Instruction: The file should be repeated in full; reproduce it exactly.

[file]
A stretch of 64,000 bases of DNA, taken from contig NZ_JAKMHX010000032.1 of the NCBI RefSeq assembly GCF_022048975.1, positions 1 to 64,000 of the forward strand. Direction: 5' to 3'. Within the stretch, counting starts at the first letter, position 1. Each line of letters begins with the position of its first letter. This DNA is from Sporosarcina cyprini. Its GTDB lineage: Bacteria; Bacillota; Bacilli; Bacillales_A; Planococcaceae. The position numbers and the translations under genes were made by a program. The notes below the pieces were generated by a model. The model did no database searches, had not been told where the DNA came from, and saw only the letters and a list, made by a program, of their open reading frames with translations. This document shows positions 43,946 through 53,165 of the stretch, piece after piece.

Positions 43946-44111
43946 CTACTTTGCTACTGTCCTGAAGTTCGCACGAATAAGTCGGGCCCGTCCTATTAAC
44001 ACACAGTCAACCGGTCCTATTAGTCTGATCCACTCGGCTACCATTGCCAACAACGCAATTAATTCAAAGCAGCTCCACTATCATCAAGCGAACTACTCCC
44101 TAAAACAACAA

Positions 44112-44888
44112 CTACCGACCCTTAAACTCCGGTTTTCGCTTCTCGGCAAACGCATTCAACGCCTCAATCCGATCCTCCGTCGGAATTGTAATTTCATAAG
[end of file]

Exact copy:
A stretch of 64,000 bases of DNA, taken from contig NZ_JAKMHX010000032.1 of the NCBI RefSeq assembly GCF_022048975.1, positions 1 to 64,000 of the forward strand. Direction: 5' to 3'. Within the stretch, counting starts at the first letter, position 1. Each line of letters begins with the position of its first letter. This DNA is from Sporosarcina cyprini. Its GTDB lineage: Bacteria; Bacillota; Bacilli; Bacillales_A; Planococcaceae. The position numbers and the translations under genes were made by a program. The notes below the pieces were generated by a model. The model did no database searches, had not been told where the DNA came from, and saw only the letters and a list, made by a program, of their open reading frames with translations. This document shows positions 43,946 through 53,165 of the stretch, piece after piece.

Positions 43946-44111
43946 CTACTTTGCTACTGTCCTGAAGTTCGCACGAATAAGTCGGGCCCGTCCTATTAAC
44001 ACACAGTCAACCGGTCCTATTAGTCTGATCCACTCGGCTACCATTGCCAACAACGCAATTAATTCAAAGCAGCTCCACTATCATCAAGCGAACTACTCCC
44101 TAAAACAACAA

Positions 44112-44888
44112 CTACCGACCCTTAAACTCCGGTTTTCGCTTCTCGGCAAACGCATTCAACGCCTCAATCCGATCCTCCGTCGGAATTGTAATTTCATAAG